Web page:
Amid a backdrop of deportations and plans to expand a border wall between the United States and Mexico, dozens gathered Tuesday at the state Capitol in Hartford for another purpose: to celebrate all that immigrants have done for America.
The event’s keynote speaker, Yale School of Public Health Professor Rafael Pérez-Escamilla, noted that he, too, was an immigrant, leaving his native Mexico more than two decades ago for a new life in the United States. He went on to earn advanced degrees and today is recognized as a leading public health expert in nutrition, childhood health, diabetes and obesity. Among other projects, he is currently working to expand the practice of breastfeeding around the world, an approach with health benefits for infant and mother alike.
With immigrants from around the world packed into the Capitol’s ornate Old Judiciary Room for the 20th annual Connecticut Immigrant Day, Pérez-Escamilla said that he and his family have benefitted enormously from their lives in the United States, while at the same time remaining committed to Mexico and making sure that his sons were raised in a bilingual and bicultural environment.
Pérez-Escamilla went on to say that social injustice on a massive scale around the world is what prompts many people to leave the land of their birth, or to send their children, in order to begin life anew elsewhere.
“What the vast majority of people want is for their children to have a better life and to be able to grow in a nurturing and safe environment,” he said.
Many immigrants and their children who come to the United States go on to make enormous contributions. He mentioned Elie Wiezel, activist and philosopher; Steve Jobs, the inventor behind Apple products; singer Gloria Estefan; writer Isabel Allende; neuroscientist and journalist Sanjay Gupta; as well as a host of top athletes in the nation’s professional sports leagues. In 2016, the United States had six Nobel Prize winners, all of whom were immigrants.
On a personal note, he urged those in attendance and beyond to discontinue phrases such as “illegal immigrant” and “alien” when discussing people who have come to the United States in search of a new beginning. “I simply can’t accept that any human being is illegal,” he said.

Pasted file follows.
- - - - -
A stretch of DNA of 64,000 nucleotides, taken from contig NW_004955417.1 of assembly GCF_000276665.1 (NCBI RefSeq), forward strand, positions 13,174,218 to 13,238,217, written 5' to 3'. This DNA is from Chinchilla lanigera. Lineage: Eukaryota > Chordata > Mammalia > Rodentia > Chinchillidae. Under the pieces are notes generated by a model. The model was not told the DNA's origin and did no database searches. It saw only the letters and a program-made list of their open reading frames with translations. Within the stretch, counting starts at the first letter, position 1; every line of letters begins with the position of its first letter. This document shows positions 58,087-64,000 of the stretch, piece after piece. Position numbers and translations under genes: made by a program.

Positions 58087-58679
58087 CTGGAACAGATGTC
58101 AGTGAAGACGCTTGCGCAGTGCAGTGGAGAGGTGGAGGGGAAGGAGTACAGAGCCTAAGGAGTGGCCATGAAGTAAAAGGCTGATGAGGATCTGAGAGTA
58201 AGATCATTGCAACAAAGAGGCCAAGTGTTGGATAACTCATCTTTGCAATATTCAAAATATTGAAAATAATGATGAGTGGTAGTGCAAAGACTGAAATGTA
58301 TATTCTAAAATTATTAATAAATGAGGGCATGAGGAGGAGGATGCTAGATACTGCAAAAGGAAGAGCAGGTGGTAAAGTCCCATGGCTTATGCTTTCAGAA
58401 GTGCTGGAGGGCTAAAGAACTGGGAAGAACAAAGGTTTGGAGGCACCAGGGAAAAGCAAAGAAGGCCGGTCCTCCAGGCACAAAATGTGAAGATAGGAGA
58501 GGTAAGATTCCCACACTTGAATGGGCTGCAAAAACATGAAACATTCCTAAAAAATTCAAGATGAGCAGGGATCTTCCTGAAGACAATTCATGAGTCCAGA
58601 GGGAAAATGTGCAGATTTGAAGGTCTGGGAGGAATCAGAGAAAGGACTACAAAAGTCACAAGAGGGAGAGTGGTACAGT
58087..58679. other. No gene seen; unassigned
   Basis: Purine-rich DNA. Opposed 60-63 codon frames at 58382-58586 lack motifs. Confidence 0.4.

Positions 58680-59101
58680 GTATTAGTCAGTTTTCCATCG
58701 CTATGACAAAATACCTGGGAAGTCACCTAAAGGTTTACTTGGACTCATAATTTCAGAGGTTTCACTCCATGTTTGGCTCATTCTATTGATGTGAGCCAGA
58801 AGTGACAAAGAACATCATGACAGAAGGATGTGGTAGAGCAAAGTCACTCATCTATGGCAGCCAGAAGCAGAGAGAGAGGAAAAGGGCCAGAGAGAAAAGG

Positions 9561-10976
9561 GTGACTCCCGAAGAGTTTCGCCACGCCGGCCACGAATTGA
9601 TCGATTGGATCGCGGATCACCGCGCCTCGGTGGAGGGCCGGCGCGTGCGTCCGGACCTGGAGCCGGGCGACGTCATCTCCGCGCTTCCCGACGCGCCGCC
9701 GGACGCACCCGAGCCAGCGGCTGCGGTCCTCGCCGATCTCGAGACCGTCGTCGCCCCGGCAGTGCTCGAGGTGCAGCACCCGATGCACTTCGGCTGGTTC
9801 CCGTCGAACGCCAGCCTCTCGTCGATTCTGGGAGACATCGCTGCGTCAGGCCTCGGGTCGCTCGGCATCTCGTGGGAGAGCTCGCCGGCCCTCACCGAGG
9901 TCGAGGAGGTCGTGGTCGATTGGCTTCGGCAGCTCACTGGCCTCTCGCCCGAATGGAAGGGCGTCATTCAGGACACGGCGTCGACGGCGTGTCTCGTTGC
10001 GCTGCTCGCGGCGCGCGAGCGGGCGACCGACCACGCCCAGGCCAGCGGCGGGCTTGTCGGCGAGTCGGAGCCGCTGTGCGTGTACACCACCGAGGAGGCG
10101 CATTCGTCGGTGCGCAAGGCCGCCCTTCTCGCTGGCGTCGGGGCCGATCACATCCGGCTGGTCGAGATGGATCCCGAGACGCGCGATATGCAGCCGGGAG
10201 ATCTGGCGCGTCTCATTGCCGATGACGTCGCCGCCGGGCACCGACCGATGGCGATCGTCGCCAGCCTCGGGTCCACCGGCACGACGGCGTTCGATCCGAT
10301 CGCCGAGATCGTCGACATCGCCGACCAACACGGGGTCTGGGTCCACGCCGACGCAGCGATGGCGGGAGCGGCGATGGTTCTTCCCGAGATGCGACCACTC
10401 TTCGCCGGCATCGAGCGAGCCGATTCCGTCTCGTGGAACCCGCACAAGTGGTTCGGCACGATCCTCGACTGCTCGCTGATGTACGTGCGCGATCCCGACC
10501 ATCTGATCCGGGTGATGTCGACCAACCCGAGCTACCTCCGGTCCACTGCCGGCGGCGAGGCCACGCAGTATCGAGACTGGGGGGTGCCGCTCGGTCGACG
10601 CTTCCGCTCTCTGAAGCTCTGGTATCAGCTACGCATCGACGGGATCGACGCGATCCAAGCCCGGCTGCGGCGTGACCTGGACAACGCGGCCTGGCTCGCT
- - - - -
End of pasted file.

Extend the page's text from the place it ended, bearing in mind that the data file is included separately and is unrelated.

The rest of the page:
Pérez-Escamilla and 14 other people, from countries as diverse as Pakistan, Ghana, Cuba and Vietnam, were recognized by the event’s sponsor, the Connecticut Immigrant & Refugee Coalition, for their contributions to the state. Pérez-Escamilla also received a citation from U.S. Rep. Joseph Courtney, D-2nd District, for his professional accomplishments and ongoing contributions.
Denise Merrill, secretary of the state, told the story of her grandmother, born in Ireland, who moved to America in the 1920s. She was poor upon arrival, but worked hard, bought land and eventually prospered.
Affection for one’s native culture does not deny affection for America or strain America’s national identity; it adds to it, she said.
“We are united in our feeling that we are all immigrants,” Merrill told the gathering. “We are a better country for it.”
She closed by urging all in attendance to exercise one of their most fundamental rights as Americans: Voting. “Exercise it often,” she said.
Lt. Gov. Nancy Wyman also shared her family’s story of coming to America for opportunity and a better life.
“Our country is better and stronger because of diversity,” she said. “Thank you for making [Connecticut] a better state because you are here.”
Chris George, executive director of New Haven-based IRIS (Integrated Refugee and Immigration Services), served as the event’s master of ceremonies. The reception was punctuated with refugee children that IRIS works with singing classic American songs such as America the Beautiful and This Land is Your Land and ended with a multicultural feast featuring a rich variety of ethnic dishes.